• Transmission

    • Distribution

    • Wholesale

    • Debt Retirement

    • Hourly Markets

    • Global Adjustment

    • Residential

    • Large Industrial Customers

    - Methodology

    - Categories


    The allocation of the global adjustment is a factor in calculating bills large industrial rates

    The allocation of the global adjustment is a factor in calculating bills/large industrial rates.

    • To make a projection of residential bills and industrial rates, assumptions (detailed later in this presentation) are made about the share of the global adjustment allocated between the two broad categories called:

      • Class A (>5MW) and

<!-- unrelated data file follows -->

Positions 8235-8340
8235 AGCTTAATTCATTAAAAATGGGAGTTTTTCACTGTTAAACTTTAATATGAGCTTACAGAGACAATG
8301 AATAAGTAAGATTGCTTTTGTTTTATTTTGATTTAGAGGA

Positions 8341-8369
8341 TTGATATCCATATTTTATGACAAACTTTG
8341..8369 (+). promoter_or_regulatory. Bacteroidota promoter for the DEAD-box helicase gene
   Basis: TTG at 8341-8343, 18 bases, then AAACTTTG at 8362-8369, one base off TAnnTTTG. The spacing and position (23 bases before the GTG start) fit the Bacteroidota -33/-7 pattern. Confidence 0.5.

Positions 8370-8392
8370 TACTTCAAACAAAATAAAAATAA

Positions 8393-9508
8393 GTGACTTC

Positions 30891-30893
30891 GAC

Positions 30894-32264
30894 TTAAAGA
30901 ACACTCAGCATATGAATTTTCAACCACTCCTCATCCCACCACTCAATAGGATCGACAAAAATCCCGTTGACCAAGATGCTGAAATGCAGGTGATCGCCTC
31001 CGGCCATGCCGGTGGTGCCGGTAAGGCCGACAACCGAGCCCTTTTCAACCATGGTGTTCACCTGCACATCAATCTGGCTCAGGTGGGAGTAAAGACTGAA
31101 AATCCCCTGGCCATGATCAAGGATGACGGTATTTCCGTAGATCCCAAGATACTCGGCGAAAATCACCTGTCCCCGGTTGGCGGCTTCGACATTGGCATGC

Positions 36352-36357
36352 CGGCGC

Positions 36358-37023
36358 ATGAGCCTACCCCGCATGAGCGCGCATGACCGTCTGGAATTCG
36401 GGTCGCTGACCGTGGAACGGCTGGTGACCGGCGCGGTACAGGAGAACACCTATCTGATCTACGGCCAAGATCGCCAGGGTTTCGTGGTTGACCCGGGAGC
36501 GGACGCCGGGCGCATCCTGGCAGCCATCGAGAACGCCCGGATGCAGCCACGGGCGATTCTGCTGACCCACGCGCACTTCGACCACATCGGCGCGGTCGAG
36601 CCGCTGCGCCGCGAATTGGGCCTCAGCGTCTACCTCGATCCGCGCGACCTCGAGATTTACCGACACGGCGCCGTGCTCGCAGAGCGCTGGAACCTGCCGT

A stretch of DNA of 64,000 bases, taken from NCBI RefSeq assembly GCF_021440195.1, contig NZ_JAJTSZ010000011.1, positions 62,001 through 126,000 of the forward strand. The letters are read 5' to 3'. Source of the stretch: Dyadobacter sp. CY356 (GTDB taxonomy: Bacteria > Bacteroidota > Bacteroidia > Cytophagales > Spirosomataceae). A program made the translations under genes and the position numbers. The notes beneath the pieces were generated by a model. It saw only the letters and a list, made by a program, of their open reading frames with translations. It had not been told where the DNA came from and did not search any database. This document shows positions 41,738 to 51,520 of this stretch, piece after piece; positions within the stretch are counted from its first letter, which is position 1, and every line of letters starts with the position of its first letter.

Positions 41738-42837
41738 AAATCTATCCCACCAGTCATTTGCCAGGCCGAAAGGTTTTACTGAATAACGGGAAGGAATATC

• Class B

    • Effective January 1, 2011 – GAM costs are divided between Class A and Class B customers as follows:

      • Class A (demand greater than 5 MW) pay the global adjustment based on their use during five highest peak demand hours in the prior year known as a “base period”

      • Class B (=< 5MW) pay the remaining global adjustment cost on a volumetric rate basis

    • For purposes of this analysis, the cost share of global adjustment between Class A and Class B is 10% and 90%, and the volume share is assumed to be 17% and 83%, respectively. These ratios are held constant for the planning period. These cost and volumes shares are based on the current actual shares, and are held constant as a simplifying assumption.


    The basis for calculating a typical residential electricity bill forecast

    The Basis for Calculating a Typical Residential Electricity Bill Forecast